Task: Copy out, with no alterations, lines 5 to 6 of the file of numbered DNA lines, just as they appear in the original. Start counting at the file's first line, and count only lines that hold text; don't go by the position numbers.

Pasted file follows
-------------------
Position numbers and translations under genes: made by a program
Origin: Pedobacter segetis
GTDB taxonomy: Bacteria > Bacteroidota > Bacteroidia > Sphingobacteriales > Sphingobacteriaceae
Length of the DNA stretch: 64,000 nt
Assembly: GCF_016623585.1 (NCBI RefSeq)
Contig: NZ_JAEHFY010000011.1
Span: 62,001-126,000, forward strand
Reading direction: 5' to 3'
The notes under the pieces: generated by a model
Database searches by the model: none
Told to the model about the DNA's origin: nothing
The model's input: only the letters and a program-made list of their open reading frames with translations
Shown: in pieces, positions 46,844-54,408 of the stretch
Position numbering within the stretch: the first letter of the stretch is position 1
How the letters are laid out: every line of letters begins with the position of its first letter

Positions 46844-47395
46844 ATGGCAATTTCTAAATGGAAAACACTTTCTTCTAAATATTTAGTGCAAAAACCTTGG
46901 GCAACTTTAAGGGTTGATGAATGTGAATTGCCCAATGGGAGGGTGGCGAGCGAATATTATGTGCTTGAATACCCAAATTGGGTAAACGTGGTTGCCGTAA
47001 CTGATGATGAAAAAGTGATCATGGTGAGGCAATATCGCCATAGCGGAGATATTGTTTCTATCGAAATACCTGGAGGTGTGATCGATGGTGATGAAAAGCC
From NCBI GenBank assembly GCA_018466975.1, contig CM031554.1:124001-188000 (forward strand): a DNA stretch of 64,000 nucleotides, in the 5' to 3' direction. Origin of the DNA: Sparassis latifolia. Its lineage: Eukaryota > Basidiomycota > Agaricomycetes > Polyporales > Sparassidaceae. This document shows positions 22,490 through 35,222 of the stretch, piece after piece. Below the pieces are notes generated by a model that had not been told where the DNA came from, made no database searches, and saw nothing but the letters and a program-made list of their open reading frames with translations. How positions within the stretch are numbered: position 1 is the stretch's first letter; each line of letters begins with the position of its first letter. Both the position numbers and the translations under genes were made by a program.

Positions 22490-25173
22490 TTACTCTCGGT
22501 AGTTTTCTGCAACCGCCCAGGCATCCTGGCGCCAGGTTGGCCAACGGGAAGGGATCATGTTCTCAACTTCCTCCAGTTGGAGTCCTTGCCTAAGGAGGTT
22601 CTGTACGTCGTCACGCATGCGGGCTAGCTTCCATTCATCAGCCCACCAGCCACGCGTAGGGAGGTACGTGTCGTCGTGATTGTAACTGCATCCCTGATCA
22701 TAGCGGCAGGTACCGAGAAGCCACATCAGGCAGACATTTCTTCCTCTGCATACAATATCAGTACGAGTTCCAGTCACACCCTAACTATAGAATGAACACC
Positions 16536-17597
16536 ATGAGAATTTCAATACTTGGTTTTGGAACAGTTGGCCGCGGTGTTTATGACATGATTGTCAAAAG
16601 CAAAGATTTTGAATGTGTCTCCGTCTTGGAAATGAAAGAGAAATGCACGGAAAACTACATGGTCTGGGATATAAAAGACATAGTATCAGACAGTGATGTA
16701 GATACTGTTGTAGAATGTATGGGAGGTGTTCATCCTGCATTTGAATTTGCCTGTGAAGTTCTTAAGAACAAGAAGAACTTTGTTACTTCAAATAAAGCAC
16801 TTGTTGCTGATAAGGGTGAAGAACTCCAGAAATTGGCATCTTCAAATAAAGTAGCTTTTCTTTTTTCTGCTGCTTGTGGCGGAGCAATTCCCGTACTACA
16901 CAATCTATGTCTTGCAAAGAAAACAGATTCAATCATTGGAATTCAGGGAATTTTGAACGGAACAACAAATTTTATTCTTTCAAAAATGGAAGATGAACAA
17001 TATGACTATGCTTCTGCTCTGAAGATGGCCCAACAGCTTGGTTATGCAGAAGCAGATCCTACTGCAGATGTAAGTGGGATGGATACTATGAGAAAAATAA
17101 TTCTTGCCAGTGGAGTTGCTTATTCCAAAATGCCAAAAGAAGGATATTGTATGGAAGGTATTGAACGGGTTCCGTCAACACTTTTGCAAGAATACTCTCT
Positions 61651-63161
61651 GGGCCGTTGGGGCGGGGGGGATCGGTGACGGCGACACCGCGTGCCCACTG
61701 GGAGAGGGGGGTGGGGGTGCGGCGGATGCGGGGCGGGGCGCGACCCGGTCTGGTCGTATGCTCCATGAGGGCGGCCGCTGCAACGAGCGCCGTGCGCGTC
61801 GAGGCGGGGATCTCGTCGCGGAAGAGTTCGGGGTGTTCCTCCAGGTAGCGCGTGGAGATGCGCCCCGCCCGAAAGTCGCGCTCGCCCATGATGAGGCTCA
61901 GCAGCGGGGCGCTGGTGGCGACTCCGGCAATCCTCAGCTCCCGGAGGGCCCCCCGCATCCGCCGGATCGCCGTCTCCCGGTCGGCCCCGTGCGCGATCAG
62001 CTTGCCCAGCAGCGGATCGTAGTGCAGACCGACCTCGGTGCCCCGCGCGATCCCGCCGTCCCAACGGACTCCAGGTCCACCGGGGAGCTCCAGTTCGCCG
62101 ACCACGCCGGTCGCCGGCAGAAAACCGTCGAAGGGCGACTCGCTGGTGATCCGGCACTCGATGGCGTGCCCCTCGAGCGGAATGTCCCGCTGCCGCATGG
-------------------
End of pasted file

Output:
Assembly: GCF_016623585.1 (NCBI RefSeq)
Contig: NZ_JAEHFY010000011.1